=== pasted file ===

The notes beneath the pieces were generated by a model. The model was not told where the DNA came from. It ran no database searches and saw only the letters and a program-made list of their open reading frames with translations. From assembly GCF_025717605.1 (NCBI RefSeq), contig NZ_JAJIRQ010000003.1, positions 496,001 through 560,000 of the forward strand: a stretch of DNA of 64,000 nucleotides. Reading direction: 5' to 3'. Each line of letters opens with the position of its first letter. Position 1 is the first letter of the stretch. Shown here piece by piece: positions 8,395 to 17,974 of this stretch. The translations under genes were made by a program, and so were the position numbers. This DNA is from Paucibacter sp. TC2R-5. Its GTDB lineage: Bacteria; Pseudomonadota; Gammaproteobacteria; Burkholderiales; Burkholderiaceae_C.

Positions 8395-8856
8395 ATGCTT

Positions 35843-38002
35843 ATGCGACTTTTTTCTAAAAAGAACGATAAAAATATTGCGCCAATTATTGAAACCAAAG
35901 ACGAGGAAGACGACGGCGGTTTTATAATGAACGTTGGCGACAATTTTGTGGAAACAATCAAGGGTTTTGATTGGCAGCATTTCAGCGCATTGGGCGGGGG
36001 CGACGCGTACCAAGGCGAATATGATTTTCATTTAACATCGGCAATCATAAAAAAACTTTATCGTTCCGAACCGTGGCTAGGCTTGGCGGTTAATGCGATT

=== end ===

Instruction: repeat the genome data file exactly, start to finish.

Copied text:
The notes beneath the pieces were generated by a model. The model was not told where the DNA came from. It ran no database searches and saw only the letters and a program-made list of their open reading frames with translations. From assembly GCF_025717605.1 (NCBI RefSeq), contig NZ_JAJIRQ010000003.1, positions 496,001 through 560,000 of the forward strand: a stretch of DNA of 64,000 nucleotides. Reading direction: 5' to 3'. Each line of letters opens with the position of its first letter. Position 1 is the first letter of the stretch. Shown here piece by piece: positions 8,395 to 17,974 of this stretch. The translations under genes were made by a program, and so were the position numbers. This DNA is from Paucibacter sp. TC2R-5. Its GTDB lineage: Bacteria; Pseudomonadota; Gammaproteobacteria; Burkholderiales; Burkholderiaceae_C.

Positions 8395-8856
8395 ATGCTT

Positions 35843-38002
35843 ATGCGACTTTTTTCTAAAAAGAACGATAAAAATATTGCGCCAATTATTGAAACCAAAG
35901 ACGAGGAAGACGACGGCGGTTTTATAATGAACGTTGGCGACAATTTTGTGGAAACAATCAAGGGTTTTGATTGGCAGCATTTCAGCGCATTGGGCGGGGG
36001 CGACGCGTACCAAGGCGAATATGATTTTCATTTAACATCGGCAATCATAAAAAAACTTTATCGTTCCGAACCGTGGCTAGGCTTGGCGGTTAATGCGATT